living trust is a good way to “avoid probate” after you die.
Here are the basic things you should know about a revocable living trust:
You control your assets during your lifetime.
With a living trust, your assets—your home, bank accounts, stocks,
etc.—are put into the trust, used for your benefit during your lifetime,
and then transferred to your named beneficiaries when you die. Most people
name themselves as the trustee in charge of those assets. And “revocable”
means you can amend or revoke the trust at any time.
You choose your successor trustee. While you will
normally be the trustee while you are alive and capable, you name the
person you trust to succeed you in case you become incapacitated and cannot
manage the assets, and the person who will take over when you die. The
terms of the trust will specify how those assets are to be managed if
you are incapacitated, and how they are to be distributed at death.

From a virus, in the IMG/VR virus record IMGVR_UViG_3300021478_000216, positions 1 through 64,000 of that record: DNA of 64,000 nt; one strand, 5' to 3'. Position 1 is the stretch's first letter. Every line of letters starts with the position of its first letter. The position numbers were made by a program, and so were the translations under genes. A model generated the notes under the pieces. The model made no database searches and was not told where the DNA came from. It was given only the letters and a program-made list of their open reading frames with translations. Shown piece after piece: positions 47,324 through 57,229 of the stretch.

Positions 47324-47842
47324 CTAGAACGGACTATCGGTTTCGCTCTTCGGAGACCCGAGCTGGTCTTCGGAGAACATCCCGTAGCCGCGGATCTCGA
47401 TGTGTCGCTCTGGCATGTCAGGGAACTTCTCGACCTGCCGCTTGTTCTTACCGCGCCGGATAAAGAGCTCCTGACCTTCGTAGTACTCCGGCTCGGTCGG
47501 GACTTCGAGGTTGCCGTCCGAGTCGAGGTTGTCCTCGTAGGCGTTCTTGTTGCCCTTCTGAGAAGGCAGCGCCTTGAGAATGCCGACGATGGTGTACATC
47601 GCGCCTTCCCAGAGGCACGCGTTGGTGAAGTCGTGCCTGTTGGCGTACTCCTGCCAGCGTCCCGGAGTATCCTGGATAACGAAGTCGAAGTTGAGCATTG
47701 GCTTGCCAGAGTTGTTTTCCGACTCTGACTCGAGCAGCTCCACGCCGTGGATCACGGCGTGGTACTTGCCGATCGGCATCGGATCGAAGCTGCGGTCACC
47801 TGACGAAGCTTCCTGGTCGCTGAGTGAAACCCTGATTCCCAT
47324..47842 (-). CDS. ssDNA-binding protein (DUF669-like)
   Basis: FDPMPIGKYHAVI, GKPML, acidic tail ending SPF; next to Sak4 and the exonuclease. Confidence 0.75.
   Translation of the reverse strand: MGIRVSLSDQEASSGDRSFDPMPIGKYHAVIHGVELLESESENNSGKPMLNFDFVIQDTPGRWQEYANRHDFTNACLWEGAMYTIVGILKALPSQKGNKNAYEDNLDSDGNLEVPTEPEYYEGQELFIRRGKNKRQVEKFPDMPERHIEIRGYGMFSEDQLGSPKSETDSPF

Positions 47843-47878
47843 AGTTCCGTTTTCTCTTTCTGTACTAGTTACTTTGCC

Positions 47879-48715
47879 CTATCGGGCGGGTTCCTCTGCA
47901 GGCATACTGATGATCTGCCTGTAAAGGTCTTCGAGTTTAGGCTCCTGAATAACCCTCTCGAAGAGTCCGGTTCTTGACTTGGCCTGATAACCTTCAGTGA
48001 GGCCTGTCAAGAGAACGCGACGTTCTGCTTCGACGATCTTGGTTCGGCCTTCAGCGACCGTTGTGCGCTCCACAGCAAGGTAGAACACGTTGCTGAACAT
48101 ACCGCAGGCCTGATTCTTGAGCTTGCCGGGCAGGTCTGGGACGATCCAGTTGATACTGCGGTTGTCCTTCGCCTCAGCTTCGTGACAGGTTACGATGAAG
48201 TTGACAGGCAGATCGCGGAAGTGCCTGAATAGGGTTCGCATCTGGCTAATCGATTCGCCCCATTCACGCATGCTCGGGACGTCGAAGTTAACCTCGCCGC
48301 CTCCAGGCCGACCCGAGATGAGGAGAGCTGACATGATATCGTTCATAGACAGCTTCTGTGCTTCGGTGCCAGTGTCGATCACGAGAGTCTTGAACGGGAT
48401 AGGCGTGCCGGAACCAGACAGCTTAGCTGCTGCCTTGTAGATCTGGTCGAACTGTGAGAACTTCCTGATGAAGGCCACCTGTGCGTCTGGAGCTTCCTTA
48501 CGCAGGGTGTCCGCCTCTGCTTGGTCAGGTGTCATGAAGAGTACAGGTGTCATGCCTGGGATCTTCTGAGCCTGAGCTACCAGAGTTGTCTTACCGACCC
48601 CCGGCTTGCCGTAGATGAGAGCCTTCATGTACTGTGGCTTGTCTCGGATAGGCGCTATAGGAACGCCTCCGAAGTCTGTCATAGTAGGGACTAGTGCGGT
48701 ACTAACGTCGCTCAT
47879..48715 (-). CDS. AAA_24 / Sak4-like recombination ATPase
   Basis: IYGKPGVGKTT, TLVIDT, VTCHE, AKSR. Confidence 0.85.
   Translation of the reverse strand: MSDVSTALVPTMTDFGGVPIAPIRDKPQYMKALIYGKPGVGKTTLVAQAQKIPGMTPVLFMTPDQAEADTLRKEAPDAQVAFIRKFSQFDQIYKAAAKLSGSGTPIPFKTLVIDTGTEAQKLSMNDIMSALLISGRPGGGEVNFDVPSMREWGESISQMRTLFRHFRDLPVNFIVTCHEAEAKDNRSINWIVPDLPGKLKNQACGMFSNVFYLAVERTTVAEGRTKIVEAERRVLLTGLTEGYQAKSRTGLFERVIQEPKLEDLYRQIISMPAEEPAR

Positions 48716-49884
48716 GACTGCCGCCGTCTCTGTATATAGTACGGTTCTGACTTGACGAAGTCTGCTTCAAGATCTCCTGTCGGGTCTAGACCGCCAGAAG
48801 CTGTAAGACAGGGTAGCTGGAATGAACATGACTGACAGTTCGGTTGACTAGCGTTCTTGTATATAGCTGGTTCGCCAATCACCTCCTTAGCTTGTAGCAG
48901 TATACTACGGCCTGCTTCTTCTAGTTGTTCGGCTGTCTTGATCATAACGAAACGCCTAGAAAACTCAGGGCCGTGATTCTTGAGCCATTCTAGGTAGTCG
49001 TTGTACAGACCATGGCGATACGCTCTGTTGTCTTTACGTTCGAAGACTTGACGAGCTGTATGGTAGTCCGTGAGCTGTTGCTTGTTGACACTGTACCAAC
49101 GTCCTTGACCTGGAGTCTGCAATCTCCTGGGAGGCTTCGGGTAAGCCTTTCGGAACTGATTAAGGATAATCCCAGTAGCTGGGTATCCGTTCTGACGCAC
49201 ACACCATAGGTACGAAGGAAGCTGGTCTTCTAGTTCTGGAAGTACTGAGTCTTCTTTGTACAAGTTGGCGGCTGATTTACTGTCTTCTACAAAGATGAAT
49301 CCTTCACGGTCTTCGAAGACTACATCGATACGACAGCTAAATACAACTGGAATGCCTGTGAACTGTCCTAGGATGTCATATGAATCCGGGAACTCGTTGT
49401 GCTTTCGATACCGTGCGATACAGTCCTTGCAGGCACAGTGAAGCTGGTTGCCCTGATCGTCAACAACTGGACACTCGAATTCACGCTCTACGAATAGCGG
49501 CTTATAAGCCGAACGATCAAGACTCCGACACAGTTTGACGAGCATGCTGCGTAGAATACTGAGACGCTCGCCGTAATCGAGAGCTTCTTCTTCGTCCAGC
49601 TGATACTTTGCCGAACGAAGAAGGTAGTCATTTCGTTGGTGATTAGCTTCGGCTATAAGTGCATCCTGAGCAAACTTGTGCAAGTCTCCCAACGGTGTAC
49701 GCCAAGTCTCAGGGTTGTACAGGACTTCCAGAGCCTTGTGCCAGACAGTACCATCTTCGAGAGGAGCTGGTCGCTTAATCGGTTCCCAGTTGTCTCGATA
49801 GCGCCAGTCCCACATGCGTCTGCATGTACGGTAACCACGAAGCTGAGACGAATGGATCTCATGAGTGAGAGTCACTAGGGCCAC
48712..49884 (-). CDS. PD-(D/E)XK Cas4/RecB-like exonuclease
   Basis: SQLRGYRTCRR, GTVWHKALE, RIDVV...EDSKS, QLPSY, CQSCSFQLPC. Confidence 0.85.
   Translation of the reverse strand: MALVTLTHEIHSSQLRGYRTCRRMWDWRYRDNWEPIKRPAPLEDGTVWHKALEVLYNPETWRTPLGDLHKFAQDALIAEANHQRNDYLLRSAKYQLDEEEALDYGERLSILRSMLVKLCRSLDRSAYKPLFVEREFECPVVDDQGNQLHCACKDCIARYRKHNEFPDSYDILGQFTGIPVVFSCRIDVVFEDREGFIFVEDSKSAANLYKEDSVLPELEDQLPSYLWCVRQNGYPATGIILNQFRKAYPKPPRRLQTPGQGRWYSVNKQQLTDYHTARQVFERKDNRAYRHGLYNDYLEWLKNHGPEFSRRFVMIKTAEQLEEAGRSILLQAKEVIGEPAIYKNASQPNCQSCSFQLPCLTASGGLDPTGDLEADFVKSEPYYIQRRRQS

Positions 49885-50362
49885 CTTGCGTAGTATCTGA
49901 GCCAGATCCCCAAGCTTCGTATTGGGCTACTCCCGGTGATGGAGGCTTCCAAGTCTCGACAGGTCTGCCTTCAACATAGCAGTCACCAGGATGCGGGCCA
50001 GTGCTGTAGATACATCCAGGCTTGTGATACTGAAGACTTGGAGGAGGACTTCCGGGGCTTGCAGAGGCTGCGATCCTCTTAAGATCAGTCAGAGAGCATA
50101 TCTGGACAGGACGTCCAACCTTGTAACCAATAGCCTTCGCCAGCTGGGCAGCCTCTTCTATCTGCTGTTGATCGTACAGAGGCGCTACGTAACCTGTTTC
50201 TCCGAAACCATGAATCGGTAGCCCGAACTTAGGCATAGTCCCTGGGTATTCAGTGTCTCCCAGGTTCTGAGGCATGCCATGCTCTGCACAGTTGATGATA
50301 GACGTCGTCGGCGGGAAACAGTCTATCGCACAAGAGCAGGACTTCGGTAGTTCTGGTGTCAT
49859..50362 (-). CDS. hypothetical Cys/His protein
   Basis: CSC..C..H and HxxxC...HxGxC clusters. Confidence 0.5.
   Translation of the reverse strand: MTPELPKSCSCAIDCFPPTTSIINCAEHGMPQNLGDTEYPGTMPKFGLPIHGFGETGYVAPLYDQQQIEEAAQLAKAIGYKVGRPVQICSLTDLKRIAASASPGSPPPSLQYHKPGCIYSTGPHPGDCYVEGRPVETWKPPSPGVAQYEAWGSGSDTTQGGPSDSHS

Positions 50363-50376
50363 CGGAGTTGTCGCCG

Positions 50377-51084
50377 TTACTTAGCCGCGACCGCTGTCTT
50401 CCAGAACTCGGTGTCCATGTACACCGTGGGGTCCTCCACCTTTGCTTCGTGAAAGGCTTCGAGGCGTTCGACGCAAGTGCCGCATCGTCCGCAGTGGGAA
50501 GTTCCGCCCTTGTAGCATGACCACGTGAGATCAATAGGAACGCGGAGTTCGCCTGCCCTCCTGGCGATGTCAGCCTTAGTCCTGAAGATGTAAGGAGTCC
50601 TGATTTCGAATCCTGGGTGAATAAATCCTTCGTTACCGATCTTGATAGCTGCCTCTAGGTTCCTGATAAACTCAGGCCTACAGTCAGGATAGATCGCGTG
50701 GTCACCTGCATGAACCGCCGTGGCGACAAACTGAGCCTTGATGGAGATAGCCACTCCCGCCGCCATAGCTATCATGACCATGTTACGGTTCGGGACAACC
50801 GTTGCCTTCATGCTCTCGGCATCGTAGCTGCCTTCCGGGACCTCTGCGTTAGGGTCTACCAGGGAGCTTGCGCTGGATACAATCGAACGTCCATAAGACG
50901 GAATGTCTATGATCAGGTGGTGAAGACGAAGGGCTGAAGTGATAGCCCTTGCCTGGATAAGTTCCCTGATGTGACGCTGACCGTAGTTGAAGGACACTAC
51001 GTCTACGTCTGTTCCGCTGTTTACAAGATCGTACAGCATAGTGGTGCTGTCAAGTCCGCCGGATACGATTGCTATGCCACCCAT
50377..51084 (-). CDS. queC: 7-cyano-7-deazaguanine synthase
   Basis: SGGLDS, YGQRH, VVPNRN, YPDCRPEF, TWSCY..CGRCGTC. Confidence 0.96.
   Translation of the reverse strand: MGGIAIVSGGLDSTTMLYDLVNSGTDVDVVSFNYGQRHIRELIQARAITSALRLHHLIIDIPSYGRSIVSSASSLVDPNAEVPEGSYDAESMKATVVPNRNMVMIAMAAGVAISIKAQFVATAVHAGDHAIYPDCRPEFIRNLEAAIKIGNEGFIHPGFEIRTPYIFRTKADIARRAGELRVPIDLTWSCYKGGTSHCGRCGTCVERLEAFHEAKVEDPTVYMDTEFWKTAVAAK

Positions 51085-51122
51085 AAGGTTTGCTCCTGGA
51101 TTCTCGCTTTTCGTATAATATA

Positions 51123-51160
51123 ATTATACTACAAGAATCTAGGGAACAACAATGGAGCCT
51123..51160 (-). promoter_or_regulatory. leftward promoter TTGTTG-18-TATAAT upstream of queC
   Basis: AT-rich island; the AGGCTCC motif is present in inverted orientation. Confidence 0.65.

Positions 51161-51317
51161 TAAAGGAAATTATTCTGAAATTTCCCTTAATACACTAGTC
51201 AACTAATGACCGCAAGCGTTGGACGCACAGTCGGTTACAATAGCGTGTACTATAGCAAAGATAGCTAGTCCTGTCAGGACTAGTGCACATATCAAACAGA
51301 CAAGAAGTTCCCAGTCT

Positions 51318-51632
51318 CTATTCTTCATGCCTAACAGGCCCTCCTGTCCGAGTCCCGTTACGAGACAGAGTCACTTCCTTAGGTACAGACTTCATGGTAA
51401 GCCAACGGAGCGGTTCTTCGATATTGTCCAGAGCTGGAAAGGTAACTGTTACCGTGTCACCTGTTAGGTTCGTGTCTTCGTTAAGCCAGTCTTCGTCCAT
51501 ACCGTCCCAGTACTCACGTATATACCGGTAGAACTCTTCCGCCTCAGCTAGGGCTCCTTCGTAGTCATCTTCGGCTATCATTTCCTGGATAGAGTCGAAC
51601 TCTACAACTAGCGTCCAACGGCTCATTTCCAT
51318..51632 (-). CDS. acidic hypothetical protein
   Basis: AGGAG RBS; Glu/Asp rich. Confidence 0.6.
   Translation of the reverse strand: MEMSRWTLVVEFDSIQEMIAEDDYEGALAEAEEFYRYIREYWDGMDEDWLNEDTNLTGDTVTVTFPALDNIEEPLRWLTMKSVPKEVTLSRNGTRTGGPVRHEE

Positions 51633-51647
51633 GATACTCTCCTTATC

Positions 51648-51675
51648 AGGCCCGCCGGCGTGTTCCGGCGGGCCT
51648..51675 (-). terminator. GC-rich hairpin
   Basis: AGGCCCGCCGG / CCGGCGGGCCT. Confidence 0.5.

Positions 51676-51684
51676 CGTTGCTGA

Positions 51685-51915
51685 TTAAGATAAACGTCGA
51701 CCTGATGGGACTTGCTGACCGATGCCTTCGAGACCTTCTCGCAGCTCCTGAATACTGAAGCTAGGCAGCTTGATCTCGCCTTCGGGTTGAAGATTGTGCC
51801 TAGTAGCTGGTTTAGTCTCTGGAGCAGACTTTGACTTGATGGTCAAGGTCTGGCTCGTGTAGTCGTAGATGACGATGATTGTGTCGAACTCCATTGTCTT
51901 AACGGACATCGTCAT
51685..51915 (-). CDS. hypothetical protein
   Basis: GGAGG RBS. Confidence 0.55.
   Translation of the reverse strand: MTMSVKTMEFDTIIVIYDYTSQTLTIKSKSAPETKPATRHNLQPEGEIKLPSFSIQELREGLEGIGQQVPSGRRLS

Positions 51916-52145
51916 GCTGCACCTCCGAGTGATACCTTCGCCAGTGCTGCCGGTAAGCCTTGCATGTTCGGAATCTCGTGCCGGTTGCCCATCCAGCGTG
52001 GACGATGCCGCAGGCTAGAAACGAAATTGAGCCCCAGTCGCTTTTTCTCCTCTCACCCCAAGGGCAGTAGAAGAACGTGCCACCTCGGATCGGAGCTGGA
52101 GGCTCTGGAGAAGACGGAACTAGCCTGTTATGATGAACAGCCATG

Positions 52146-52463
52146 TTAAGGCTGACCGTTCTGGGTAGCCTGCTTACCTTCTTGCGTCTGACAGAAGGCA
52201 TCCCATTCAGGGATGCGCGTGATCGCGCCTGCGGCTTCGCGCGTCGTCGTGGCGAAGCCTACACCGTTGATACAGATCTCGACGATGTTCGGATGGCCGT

You must transfer your assets into the trust.
Once the trust is set up, you must transfer your assets into it. Deeds
to your real estate must be prepared and recorded; bank and investment
accounts must be put into the name of your trust.
You still need a will. A
living trust is part of a complete estate plan that includes a will. If,
as sometimes happens, you have assets at your death that are not in the
trust’s name, a will provides that those assets are transferred
to the trust upon your death, and are then distributed according to the
terms of the trust.
You avoid probate court.
At your death, assets held in your trust are managed by your chosen successor
trustee and distributed to your beneficiaries without court supervision
or involvement. This not only saves your heirs both time and money, but
your assets, their value, and the identity of your beneficiaries can remain
private. If your assets are not in a living trust when you die, they must
go through probate: a court-supervised process for transferring your assets
to your beneficiaries (if you have a will) or legal heirs (if you don’t).